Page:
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What to do when a buyer voids a contract?

What to do when a buyer voids a contract?

Hi!

It’s not an exciting day when the buyer changes his or her mind. It’s definitely part of the risk of selling a home and getting under contract that a buyer may decide for any reason to want out of a contract. As a seller working with a skilled listing agent, one can do a lot prior to going on the market, while accepting contracts and during the contract to close phase to help avoid a buyer backing out of a contract.

Save money. Have a strategy.

Save money. Have a strategy.

Even so, sometimes buyers do. This could be for a reason they find in a home inspection, for an unexpected health or family reason, loss of a job or any number of reasons. They might state their reason and ask out or they might void the contract during the home contingency phase, for example (As a side note, this is one reason to have a strategy to eliminate contingencies being in the contract in the first place. Like doing your own pre-listing inspection and making corrections, and then advising the buyer that this has been done.).

When the buyer wants out, and can do so contracturally, or you as a seller simply agree to let them out of the contract, what then?
Some options:
1) Put your home back on the market immediately with no changes whatsoever to the home or listing information available to the agents and the public.
2) Put your home back on the market after strategizing, having learned from one buyer / one part of a possible sale, making adjustments to the information.
3) Put back on the market after strategizing, having learned from one buyer / one part of a possible sale, making adjustments to the home itself and the information.

My experience is the 3rd option is usually the best approach.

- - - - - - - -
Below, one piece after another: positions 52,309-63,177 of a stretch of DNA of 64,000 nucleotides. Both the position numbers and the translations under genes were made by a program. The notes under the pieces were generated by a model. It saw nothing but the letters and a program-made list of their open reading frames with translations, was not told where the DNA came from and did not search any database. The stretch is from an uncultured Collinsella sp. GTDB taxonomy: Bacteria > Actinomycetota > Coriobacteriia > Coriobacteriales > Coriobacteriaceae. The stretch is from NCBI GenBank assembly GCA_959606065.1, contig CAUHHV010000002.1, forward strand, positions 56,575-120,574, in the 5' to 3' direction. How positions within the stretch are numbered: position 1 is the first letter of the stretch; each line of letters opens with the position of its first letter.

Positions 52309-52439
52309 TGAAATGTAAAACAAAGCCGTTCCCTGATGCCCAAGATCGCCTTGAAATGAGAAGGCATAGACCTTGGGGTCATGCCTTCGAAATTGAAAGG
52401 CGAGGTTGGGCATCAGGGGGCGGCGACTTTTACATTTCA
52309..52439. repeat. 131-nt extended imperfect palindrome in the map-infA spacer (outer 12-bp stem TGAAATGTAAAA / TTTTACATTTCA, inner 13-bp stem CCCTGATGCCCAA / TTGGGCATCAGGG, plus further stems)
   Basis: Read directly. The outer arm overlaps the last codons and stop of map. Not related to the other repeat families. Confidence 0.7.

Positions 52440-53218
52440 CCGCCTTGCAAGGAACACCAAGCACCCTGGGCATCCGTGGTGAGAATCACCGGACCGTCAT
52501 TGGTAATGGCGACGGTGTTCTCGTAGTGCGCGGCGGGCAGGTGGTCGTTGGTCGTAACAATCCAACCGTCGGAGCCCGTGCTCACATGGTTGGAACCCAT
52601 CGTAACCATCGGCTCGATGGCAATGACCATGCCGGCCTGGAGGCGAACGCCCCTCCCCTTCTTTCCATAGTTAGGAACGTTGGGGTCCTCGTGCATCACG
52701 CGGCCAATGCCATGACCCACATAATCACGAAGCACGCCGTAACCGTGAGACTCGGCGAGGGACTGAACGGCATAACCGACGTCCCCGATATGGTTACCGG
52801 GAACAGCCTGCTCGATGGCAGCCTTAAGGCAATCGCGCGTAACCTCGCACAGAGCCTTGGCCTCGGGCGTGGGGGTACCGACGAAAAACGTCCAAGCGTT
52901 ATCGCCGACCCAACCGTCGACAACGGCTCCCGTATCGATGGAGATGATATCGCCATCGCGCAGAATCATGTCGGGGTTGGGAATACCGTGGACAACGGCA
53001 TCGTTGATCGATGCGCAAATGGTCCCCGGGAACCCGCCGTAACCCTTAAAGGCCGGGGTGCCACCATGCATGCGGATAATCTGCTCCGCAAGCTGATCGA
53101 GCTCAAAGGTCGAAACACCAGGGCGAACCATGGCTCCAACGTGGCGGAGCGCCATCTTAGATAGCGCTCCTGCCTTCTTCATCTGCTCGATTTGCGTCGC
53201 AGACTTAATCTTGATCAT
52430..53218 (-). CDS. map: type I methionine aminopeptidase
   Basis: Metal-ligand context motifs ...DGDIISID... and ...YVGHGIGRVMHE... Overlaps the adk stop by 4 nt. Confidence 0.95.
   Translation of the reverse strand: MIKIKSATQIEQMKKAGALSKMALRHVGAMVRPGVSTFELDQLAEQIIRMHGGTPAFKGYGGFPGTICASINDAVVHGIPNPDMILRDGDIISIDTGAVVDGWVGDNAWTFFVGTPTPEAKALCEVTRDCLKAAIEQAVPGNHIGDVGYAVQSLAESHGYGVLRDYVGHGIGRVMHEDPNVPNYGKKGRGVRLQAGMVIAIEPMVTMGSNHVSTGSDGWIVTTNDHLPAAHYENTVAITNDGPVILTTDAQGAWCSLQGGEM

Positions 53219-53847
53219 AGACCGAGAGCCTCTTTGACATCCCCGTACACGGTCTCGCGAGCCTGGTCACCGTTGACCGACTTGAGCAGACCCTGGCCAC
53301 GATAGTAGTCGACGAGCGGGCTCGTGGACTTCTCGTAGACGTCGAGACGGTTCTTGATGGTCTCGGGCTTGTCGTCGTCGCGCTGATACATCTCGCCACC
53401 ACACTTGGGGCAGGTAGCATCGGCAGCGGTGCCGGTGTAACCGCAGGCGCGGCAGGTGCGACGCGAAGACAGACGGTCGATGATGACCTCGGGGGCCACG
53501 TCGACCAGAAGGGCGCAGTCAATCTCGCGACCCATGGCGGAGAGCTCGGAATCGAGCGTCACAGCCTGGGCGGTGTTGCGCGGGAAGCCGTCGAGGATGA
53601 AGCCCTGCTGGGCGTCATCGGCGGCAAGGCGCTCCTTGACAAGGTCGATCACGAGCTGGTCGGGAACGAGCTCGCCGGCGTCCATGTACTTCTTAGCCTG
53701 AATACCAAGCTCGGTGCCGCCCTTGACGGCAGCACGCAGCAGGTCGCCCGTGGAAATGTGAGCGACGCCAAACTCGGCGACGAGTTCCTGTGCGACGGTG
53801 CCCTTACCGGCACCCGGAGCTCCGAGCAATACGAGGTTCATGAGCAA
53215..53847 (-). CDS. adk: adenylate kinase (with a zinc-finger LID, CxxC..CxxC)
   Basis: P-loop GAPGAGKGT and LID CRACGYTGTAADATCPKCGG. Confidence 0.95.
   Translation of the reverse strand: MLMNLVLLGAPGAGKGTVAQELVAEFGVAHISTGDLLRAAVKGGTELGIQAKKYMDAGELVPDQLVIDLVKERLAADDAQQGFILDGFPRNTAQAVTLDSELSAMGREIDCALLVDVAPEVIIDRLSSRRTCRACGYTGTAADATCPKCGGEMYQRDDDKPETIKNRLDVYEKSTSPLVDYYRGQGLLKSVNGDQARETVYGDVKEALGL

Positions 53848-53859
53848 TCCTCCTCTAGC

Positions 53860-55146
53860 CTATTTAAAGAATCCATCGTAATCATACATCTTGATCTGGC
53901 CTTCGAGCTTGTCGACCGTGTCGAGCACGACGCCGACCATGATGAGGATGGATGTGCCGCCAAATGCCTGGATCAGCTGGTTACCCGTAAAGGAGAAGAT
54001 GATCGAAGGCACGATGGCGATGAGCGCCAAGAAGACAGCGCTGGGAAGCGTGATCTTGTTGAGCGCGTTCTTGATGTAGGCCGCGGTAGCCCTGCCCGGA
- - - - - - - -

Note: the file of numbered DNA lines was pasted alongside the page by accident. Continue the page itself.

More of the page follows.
First, without exception, it is always important to assess where the market has changed since the home went on the market and since the contract was ratified. Markets are always moving in one direction or the other, and can be very local (I refer to it as hyper-local.), very specific to the neighborhood, even. Take a strong look at “What is the market of the moment?” In order to be in sync, timely, with decision makings in formulating a strategy.

Selling Your Home Without Having It Returned to You

Selling Your Home Without Having It Returned to You

Then, if due to a home inspection, what was the reason for the back out? Did the buyers say they were anxious or unhappy about any items on it? If so, it would it behoove you as a seller to listen to what the buyers found and said about it, make corrections if it makes sense, and note any big ticket items as “replaced, new or improved” to buyers?

Another reason the buyer might back out is for a more desirable home down the street that has come on the market since the buyer went under contract with you. If so, would it be a great idea to take a very strong look at that home and how it compares to yours? What about it is more likable to buyers – price, condition, exact location? You may want to or need to adjust your pricing strategy if that home or any others help you to see the market of the moment in a clearer sense.

I hope this was helpful. With a great strategy going into selling a home – choosing an experienced, skilled listing agent, completely preparing your home for sale, having a smart pricing strategy, and creatively and strongly marketing your property, you will be a long way to a hedge against a buyer wanting to void a contract. An once of prevention…. “an investment of $100 could save you $1,000.”

Cheers,
Ken

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